The 19th annual local gathering will bring some of Israel’s most notable cinematic productions of the previous year to screens around Philadelphia.
With less than a week to go before opening night of the Israeli Film Festival, it’s no surprise that festival chairwoman Nurit Yaron was so busy taking care of details that an interview with her took place via speakerphone in her car. But she wasn’t trying to solve last-minute distribution issues or making sure that everything is just so for the actors and directors she is bringing in for post-screening talkbacks.
The evening’s itinerary was much more prosaic, but just as important to the success and image of this, the 19th annual local gathering of some of Israel’s most notable cinematic productions of the previous year. She and her longtime collaborator, Mindy Chriqui, were going to Holy Land Grill in the Northeast to finalize the Moroccan-influenced menu for the “meet the director” reception following the March 15 screening of Orange People at Bryn Mawr Film Institute.
After getting in a plug for the movie — a drama about three generations of women in a Moroccan Jewish family, each struggling to frame her own identity within both Israel and their community — as well as for the reception and the restaurant, Yaron begins enthusing about the other 10 films featured during the three weeks of the festival.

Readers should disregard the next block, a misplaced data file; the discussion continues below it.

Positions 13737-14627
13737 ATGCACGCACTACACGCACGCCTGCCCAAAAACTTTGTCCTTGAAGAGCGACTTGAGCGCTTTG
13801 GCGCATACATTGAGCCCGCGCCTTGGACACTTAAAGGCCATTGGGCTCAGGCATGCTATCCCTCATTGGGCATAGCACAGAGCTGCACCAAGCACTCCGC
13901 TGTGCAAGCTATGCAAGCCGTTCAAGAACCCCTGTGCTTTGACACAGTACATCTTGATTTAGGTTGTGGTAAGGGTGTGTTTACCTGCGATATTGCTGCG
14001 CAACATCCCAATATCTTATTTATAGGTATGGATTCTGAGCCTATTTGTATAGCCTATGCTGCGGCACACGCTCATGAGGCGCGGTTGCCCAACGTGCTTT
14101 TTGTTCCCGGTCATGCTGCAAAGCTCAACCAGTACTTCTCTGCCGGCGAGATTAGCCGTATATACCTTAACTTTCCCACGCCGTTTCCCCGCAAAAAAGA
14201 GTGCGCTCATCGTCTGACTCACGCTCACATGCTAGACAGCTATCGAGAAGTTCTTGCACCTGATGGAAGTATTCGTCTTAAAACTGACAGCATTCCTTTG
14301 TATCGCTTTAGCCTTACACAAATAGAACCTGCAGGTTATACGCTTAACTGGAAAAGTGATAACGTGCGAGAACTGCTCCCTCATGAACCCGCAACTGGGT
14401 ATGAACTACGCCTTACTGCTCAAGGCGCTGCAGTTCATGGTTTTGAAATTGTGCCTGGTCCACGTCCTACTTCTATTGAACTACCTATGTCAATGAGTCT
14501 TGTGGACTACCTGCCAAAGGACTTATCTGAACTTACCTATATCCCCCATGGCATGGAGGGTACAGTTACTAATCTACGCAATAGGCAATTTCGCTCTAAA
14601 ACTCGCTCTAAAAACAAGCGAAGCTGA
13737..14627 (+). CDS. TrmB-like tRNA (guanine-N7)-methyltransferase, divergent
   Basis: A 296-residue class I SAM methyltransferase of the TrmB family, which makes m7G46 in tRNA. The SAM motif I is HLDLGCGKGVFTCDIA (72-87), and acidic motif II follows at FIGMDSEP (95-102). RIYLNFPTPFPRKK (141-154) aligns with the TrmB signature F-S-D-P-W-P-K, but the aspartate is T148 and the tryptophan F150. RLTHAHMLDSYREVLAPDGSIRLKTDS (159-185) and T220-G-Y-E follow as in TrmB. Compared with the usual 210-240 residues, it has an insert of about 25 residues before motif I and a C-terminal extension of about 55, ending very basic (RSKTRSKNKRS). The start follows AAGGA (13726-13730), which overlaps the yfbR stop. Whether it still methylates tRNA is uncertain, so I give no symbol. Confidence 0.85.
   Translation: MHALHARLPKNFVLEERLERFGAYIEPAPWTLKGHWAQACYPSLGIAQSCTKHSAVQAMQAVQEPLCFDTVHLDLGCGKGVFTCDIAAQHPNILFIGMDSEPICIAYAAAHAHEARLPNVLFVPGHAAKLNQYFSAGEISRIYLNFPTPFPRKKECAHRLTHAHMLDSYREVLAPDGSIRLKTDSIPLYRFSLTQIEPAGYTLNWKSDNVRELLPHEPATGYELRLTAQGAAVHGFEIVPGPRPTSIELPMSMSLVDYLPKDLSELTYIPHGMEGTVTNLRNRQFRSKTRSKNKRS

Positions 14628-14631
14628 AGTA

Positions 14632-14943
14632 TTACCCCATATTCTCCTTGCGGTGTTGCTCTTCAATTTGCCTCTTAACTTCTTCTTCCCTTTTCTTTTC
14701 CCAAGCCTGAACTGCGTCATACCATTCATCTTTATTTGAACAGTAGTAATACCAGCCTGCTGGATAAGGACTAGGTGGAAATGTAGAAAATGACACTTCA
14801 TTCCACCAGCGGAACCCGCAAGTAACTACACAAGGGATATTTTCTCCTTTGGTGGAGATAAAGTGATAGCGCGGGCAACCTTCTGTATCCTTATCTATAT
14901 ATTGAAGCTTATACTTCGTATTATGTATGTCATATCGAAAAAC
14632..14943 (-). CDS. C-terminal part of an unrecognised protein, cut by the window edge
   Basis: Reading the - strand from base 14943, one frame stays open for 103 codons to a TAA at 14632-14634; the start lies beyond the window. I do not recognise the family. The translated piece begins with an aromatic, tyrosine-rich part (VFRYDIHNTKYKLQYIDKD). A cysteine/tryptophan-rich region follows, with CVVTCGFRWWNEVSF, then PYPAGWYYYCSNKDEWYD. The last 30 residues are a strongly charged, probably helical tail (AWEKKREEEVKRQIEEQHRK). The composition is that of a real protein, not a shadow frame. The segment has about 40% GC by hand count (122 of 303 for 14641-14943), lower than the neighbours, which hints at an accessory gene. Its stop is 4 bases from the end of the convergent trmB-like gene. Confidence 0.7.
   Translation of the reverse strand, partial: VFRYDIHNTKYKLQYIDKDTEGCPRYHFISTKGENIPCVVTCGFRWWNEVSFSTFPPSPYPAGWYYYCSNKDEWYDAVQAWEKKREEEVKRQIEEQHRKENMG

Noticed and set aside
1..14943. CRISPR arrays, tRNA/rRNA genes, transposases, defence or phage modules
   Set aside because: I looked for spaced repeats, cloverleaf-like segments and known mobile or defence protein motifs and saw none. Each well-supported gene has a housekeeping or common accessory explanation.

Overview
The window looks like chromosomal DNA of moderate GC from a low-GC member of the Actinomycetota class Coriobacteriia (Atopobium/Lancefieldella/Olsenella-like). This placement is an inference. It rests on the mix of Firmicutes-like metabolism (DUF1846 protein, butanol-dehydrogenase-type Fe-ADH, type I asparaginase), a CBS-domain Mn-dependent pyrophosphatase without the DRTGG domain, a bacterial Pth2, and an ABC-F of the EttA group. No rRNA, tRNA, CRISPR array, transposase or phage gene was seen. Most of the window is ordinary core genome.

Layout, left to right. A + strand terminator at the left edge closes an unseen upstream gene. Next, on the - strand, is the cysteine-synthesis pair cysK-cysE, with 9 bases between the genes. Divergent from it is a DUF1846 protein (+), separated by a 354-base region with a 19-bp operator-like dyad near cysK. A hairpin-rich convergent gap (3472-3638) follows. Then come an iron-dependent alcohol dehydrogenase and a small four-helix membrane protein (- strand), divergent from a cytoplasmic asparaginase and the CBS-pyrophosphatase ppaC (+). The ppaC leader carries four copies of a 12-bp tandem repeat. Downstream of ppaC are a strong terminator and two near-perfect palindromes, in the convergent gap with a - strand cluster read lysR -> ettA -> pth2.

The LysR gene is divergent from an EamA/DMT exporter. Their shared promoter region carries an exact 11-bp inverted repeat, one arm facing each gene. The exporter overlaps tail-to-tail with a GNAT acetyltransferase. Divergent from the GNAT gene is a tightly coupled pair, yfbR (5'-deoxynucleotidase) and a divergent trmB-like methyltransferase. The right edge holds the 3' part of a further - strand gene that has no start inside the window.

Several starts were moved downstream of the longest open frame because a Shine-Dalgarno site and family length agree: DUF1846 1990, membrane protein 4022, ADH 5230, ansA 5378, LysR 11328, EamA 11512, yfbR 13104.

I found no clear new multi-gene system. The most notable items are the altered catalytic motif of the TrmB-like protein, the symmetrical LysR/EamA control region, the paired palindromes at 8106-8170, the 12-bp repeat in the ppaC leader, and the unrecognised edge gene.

Opening the festival is the dark comedy about euthanizing septuagenarians, The Farewell Party. Nominated for 13 Ophir Awards (Israel’s Oscars) in 2014, including Best Picture, the film’s cast is a veritable Who’s Who of elder Israeli actors. They are led by Ze’ev Revah as Yehezkel, the inventor of an assisted suicide machine that would make Dr. Kevorkian proud, and Levana Finkelstein as Yehezkel’s wife, Levana. (She will appear after screenings of the film, on March 7 and 8 at International House.)
“It’s not your typically funny” film, Yaron says. “The way they deal with it is poignant and with humor.” Indeed, the directors, Tal Granit and Sharon Maymon, treat the fraught issue of end-of-life decisions with sensitivity, relying on the actors to convey the gravity and finality of impending death through nuance rather than talking points.
For those looking for positions on the controversial issue of euthanasia, the Consulate General of Israel to the Mid-Atlantic has arranged for the co-sponsors of the Death With Dignity legislation currently making its way through Harrisburg to appear for post-screening discussions as well. State Rep. Mark Rozzi (D-Berks) will be in attendance on March 7, as will State Sen. Daylin Leach (D-District 17) on March 8.